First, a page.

Good morning. This is Kevin Wright with the Chugach National Forest Avalanche Information Center on Friday, March 2nd at 7am. This will serve as a general backcountry avalanche advisory issued for Turnagain Arm with Turnagain Pass as the core advisory area (this advisory does not apply to highways, railroads, or operating ski areas).
The avalanche danger is trending towards MODERATE, but pockets of CONSIDERABLE may be found on steep wind loaded slopes above treeline. Watch for stiffer wind slabs with poor bonding to the dry powder underneath. Areas below treeline and at lower slope angles will have a MODERATE danger today.
We don’t have a lot of information to go on this morning. Yesterday’s weather was mostly shrouding the higher elevations in clouds as it snowed most of the day. We do know that snow was building, and the wind was blowing. Conditions were ripe for building wind slabs on top of a low density layer of powder (our surface snow from Monday and Tuesday).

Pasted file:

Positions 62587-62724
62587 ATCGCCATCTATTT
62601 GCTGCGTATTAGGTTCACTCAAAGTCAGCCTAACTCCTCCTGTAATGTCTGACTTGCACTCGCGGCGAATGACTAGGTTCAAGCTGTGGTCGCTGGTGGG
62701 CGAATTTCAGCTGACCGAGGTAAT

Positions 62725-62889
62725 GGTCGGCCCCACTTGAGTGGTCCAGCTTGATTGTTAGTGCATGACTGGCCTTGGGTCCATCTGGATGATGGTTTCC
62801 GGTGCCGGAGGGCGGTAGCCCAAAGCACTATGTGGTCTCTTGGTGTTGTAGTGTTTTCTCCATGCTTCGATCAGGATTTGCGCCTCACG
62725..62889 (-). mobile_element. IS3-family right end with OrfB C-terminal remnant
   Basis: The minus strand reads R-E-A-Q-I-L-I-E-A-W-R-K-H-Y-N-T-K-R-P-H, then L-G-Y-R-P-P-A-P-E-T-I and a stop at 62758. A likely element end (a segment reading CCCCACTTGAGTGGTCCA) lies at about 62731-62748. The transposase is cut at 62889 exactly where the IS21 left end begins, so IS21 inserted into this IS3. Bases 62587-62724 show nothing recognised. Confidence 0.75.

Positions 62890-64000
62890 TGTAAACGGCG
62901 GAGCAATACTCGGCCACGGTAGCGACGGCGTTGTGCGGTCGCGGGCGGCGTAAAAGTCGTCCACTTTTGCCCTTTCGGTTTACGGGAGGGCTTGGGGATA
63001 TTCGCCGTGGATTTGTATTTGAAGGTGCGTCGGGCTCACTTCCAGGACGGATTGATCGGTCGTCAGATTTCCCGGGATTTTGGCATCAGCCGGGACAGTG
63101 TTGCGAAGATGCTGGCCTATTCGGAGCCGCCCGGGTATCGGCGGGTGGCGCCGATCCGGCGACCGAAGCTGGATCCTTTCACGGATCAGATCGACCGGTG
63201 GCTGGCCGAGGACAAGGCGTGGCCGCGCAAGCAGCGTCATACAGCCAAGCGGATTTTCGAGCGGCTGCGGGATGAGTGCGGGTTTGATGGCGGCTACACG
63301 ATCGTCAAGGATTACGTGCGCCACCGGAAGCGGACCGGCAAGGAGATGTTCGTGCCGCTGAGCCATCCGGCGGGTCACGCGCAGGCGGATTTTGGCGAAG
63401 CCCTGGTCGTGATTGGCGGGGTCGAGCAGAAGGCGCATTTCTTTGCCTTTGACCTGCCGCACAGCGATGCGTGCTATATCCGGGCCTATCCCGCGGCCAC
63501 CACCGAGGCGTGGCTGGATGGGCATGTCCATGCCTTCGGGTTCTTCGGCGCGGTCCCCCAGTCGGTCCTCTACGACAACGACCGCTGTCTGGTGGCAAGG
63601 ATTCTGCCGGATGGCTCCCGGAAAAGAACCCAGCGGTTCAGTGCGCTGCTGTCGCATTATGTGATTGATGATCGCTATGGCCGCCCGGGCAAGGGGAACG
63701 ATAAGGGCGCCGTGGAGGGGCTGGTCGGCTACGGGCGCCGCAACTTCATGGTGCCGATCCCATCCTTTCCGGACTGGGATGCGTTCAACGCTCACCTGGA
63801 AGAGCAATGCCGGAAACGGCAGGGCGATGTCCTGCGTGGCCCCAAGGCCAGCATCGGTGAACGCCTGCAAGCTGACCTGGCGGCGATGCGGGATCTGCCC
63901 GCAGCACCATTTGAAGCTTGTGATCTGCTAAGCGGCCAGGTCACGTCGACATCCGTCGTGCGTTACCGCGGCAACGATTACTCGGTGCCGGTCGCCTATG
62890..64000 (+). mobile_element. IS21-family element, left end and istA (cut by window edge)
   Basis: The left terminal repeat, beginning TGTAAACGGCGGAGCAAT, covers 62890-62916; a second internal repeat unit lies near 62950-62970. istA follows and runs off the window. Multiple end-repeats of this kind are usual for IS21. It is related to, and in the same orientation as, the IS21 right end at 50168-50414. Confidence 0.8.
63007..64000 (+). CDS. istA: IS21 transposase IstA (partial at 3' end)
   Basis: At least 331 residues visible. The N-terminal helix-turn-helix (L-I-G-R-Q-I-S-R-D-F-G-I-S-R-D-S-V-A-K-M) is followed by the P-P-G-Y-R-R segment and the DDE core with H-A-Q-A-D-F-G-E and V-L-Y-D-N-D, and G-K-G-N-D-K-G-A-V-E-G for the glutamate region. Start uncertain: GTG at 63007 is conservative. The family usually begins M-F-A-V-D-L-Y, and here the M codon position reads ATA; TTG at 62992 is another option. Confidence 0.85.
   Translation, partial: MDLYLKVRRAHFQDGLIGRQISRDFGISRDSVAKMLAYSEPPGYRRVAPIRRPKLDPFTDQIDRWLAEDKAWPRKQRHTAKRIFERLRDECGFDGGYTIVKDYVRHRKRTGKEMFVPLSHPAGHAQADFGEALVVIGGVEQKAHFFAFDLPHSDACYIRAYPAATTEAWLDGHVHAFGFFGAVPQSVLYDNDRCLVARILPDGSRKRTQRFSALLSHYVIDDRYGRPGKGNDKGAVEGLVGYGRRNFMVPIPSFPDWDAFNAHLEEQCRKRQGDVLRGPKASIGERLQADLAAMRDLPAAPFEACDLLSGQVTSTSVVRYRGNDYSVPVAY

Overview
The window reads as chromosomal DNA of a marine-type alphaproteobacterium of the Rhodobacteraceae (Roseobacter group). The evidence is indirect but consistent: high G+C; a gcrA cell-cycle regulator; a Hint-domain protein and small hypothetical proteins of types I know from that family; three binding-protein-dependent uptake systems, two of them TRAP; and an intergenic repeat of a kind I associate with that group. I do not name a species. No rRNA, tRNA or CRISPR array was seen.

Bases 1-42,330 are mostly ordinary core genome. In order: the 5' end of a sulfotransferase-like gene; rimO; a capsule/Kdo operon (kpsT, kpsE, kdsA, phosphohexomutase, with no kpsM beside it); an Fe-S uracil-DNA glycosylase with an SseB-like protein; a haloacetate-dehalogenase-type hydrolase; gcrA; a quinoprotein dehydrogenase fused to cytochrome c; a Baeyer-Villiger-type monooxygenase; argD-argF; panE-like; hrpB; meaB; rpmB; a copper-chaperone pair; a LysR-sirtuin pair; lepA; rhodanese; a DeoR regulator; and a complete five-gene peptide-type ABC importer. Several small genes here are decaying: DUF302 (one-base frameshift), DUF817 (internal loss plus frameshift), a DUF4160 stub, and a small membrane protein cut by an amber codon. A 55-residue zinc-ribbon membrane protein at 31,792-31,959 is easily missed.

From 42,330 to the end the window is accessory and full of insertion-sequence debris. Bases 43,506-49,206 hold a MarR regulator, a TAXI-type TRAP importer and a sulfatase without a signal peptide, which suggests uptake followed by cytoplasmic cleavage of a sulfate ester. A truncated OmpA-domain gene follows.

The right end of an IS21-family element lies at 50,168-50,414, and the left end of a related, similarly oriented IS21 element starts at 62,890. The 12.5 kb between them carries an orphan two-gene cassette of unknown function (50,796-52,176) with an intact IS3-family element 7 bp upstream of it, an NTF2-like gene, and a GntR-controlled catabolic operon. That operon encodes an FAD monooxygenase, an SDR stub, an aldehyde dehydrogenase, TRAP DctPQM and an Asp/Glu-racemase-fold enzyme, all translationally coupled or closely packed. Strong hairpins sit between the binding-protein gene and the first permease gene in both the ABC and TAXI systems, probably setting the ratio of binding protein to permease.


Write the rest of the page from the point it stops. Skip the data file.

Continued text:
We got a great observation from the Girdwood valley
describing poor bonding between the building wind slab and the snow underneath. It seems likely that steep wind loaded slopes above treeline could be triggered by people today. With diminished snowfall and wind this morning, expect a slowly decreasing possibility for this to happen.
Wind slabs and surface sluffs are the primary concerns in the backcountry today. Wind was from the East, so expect to find more snow and deeper slabs on West, South, and North aspects. The unstable layers are still confined to the recent storm snow, and deeper avalanches will be unlikely to trigger.
One detail to keep in mind is the formation of sun crusts on South aspects a few days ago. The crust formation was very specific to aspect, elevation, and slope angle but it could be the area where surprises may be found. Wendy found it on a South face, between 2000-3000 feet on a moderately steep slope. Crusts like this can be the slippery layers that allow wider propagation and larger avalanches.
AnCNFAIC Staff weak storm system is still affecting our region today. Snowfall since yesterday morning ranged from 3-8 inches. Wind during the peak of snowfall reached into the mid 40s yesterday, but backed off last night.
For today, more snow is in the forecast. 2-3 inches is predicted with a light East wind and temperatures in the high 20s.
CNFAIC Weather Page and the NWS forecast
I will issue the next advisory Saturday morning. If you get out in the backcountry we want to know what you are seeing. Please send us your observations using the button at the top of this page or give us a call at 754-2369. Thanks and have a great day.